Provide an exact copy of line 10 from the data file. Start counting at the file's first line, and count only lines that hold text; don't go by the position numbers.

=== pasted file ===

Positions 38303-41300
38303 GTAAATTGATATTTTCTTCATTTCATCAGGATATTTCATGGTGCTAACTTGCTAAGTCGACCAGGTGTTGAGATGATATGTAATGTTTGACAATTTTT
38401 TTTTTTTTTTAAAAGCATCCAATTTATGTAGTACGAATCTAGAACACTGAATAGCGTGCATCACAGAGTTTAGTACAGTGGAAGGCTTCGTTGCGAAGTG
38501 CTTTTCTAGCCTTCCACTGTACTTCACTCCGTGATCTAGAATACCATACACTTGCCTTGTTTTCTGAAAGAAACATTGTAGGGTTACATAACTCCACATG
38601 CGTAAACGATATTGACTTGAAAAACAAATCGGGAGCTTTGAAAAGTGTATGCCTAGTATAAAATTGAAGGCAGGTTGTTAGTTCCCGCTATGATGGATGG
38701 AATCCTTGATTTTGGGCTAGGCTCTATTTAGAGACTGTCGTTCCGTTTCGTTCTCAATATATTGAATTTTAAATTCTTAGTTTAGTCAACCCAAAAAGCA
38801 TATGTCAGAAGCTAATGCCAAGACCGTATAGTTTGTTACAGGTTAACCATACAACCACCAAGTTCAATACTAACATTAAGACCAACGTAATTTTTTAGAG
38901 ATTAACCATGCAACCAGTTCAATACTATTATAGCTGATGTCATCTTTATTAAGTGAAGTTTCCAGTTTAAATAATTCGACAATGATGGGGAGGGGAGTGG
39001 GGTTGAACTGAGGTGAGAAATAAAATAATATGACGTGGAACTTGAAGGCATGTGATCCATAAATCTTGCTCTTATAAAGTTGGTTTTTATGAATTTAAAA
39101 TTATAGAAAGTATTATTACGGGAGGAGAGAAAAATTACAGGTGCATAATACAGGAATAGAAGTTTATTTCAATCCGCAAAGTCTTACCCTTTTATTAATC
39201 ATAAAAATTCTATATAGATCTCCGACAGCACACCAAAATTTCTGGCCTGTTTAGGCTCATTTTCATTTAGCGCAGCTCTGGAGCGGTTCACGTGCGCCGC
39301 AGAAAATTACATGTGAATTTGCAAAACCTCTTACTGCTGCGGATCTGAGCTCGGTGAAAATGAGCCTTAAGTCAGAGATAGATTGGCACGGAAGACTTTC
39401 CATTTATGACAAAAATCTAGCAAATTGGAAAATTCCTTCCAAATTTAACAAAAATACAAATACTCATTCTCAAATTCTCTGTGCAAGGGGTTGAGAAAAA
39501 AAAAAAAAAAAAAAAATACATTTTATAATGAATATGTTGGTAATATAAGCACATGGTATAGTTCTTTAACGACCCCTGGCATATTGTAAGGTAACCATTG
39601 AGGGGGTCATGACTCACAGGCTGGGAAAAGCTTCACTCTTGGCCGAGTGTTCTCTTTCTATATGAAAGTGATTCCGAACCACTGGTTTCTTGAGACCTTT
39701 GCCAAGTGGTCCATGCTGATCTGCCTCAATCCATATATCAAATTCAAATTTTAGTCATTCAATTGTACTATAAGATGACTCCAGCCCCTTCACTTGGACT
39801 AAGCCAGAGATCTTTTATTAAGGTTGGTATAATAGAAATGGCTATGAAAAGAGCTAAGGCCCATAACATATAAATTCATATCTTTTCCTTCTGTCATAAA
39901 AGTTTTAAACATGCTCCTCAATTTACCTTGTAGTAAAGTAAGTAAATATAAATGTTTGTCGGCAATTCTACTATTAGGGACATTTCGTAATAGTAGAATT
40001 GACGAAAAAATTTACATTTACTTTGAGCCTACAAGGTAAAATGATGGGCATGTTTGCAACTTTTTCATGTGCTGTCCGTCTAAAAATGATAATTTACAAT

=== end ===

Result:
39101 TTATAGAAAGTATTATTACGGGAGGAGAGAAAAATTACAGGTGCATAATACAGGAATAGAAGTTTATTTCAATCCGCAAAGTCTTACCCTTTTATTAATC